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Density of a planet using orbit of a satellite

  1. Apr 16, 2008 #1
    [SOLVED] Density of a planet using orbit of a satellite

    1. The problem statement, all variables and given/known data

    A satellite is in a circular orbit about a planet of radius R. If the altitude of the satellite is h and its period is T, show that the density of the planet is [tex]\rho=\frac{3\pi}{GT^2}(1+\frac{h}{R})^3[/tex]

    3. The attempt at a solution

    I feel that I am mostly doing this problem correctly, but I think I'm leaving out something I need. I am able to derive the entire formula except for the part in the parentheses. I use the fact that the density equals M\V. To find the mass, I solved for M in the equation [tex]T^2=(\frac{4\pi^2}{GM})(R+h)^3[/tex]. I used R=H to account for the radius plus the altitude of the satellite. I do some rearranging and get [tex]M=\frac{4\pi^2(R+h)^3}{T^2G}[/tex]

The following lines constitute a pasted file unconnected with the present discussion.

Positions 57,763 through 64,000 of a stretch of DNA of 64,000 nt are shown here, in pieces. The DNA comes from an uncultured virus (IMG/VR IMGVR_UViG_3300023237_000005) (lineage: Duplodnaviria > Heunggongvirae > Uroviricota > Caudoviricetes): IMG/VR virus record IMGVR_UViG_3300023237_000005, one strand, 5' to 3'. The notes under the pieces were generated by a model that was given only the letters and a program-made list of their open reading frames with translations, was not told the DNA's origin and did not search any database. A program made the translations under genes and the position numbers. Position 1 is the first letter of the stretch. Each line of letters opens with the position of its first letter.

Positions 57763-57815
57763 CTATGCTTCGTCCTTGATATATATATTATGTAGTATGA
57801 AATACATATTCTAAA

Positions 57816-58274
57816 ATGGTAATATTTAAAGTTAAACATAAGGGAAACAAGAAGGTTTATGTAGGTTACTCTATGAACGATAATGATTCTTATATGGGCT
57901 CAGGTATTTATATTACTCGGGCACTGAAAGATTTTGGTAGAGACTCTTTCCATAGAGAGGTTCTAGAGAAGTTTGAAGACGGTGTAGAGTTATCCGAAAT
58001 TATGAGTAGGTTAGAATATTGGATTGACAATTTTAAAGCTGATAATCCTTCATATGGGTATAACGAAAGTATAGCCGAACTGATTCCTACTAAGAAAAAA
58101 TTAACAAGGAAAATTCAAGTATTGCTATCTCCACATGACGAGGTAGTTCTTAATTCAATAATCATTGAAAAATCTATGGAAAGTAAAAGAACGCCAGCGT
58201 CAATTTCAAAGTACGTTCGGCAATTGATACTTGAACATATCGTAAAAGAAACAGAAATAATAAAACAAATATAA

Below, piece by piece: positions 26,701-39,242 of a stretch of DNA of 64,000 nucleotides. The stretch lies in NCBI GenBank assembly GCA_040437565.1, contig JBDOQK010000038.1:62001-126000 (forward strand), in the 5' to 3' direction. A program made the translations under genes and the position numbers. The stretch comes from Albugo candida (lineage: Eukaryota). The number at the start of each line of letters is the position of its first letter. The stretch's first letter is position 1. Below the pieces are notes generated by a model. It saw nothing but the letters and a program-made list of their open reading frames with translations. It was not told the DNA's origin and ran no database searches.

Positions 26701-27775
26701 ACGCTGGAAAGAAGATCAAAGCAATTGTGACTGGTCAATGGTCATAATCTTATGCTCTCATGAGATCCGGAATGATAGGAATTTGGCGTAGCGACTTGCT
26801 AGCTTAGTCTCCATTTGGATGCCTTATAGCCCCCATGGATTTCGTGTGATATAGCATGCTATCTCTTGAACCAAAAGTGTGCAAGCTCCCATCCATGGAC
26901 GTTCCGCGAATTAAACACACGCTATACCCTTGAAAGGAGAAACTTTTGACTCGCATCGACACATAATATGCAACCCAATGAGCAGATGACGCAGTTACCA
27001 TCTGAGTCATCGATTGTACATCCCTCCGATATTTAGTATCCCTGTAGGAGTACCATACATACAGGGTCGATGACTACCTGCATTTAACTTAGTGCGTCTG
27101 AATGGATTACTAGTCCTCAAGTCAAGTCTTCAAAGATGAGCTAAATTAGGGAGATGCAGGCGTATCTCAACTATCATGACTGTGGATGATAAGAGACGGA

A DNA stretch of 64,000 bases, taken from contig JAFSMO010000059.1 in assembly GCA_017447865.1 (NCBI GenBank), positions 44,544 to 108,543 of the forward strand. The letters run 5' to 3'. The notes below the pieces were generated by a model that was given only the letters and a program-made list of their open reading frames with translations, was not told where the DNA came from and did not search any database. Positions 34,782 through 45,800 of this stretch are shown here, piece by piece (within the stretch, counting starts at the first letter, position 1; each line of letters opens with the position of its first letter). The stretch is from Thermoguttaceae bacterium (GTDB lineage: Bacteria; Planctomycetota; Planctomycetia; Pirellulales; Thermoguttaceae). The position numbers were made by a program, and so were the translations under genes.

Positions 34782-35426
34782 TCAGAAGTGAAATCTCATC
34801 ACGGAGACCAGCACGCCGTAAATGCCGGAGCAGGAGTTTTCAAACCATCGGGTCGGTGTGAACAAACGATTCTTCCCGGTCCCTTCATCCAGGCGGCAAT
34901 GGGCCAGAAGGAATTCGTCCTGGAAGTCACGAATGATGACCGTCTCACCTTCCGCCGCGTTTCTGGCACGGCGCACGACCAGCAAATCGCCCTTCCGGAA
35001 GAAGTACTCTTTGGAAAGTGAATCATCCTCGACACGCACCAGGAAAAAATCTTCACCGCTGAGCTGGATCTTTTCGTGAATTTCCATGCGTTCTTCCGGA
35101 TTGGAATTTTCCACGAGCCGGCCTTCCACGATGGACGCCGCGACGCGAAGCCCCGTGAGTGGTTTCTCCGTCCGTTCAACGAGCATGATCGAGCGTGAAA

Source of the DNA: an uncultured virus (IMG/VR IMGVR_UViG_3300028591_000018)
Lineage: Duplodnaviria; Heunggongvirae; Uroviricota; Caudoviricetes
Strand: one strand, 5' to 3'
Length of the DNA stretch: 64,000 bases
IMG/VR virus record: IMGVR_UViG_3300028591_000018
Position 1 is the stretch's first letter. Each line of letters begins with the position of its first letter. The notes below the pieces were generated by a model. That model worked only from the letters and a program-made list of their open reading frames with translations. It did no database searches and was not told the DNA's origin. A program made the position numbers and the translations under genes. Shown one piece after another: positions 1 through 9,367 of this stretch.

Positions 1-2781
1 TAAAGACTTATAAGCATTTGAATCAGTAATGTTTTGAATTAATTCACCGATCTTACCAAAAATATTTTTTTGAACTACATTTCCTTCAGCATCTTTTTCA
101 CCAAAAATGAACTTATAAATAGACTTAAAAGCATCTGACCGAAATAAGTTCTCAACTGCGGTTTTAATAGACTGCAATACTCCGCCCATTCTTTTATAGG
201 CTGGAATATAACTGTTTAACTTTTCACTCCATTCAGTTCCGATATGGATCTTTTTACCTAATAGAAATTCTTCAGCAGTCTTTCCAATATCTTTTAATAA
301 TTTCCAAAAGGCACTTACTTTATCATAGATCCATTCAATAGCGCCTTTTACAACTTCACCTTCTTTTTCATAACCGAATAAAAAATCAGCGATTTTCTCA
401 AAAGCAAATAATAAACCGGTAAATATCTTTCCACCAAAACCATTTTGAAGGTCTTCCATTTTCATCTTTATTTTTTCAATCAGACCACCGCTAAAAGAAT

I then use [tex]V=\frac{4\piR^2}{3}[/tex]. When I place M over V, I get that the density is equal to [tex]\frac{3\pi}{GT^2}(R+h)^3[/tex]
    I have absolutely no clue where the 1 + h/R comes from that I must fine. I must have done something wrong in my deriving or rearranging...could someone point out a mistake? Thanks so much!
  2. jcsd
  3. Apr 16, 2008 #2


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    It looks to me like you've made an algebraic error when dividing M by V. It looks like you divided the left side by [itex]\frac{4}{3}\pi r^3[/itex], but divided the right side by only [itex]\frac{4}{3}\pi[/itex].
  4. Apr 16, 2008 #3
    Yes, I see what you mean. But now I get that the density is [tex]\frac{3\pi}{GT^2R^2}(R+h)^3[/tex]

    So I have another R62 in the bottom there...is there a way I can bring that up and unclude it in the R+h ?
  5. Apr 16, 2008 #4


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    I think it needs to be R^3 in the denominator. (because your dividing by (4/3)pi r^3).

    Then you can combine the (r+h)^3 in the numerator and the r^3 in the denominator into one fraction that is raised to the third power.
  6. Apr 16, 2008 #5
    [tex](\frac{R+h}{R})^3[/tex] can be simplified to [tex](1+\frac{h}{R})^3[/tex] correct? If so, I've got the right answer correctly. Thanks so much!!
  7. Apr 16, 2008 #6


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    Yes, that looks perfect.
  8. Apr 16, 2008 #7
    Thanks again!
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